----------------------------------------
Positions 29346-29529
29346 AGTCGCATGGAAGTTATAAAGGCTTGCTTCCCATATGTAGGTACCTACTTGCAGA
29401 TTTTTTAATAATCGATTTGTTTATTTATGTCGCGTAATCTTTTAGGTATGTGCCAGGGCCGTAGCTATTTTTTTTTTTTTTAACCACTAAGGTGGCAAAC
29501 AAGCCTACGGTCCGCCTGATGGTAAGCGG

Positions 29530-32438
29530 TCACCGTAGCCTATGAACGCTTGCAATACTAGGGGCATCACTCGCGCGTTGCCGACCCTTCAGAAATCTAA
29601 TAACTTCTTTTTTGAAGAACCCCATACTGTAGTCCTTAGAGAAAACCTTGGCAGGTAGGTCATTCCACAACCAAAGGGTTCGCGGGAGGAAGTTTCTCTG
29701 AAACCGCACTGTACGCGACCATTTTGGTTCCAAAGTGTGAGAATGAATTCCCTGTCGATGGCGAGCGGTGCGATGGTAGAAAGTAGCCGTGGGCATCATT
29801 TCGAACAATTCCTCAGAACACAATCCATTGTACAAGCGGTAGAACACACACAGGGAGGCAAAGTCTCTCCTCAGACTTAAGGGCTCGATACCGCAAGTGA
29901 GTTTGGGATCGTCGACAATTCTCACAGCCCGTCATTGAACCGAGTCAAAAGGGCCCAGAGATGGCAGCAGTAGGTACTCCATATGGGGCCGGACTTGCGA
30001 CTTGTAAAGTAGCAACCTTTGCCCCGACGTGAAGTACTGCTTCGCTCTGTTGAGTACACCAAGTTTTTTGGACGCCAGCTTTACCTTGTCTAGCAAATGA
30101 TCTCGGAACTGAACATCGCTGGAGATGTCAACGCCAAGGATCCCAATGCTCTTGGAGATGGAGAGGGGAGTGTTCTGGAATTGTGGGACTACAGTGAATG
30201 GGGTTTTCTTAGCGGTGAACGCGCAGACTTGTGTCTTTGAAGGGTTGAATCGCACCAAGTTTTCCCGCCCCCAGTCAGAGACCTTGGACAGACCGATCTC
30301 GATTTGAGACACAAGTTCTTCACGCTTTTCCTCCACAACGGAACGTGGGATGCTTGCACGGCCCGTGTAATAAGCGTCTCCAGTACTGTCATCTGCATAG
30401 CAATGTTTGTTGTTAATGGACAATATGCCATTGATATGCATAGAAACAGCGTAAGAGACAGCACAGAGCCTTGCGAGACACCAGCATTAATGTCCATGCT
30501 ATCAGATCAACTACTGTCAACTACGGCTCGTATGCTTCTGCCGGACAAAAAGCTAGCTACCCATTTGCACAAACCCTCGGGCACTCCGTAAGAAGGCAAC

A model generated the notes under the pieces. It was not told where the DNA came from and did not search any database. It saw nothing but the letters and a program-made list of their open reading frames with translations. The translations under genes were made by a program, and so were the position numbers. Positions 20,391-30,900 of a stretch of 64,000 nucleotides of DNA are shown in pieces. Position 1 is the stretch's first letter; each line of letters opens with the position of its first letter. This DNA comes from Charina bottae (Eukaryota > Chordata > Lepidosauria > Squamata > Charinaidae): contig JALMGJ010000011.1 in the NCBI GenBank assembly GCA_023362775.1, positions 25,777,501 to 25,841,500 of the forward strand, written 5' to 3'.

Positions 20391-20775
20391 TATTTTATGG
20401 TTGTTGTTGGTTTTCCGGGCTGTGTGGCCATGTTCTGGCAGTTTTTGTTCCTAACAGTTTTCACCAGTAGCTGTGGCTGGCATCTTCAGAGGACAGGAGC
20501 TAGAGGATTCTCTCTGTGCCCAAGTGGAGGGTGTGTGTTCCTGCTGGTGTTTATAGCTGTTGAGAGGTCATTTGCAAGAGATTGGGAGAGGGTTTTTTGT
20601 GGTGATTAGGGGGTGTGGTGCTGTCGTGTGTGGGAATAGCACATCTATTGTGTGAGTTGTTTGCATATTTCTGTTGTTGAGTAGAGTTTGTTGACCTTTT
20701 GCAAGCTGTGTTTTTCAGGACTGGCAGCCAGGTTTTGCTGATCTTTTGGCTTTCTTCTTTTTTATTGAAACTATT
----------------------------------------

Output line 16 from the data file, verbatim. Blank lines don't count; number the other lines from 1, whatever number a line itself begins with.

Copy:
30501 ATCAGATCAACTACTGTCAACTACGGCTCGTATGCTTCTGCCGGACAAAAAGCTAGCTACCCATTTGCACAAACCCTCGGGCACTCCGTAAGAAGGCAAC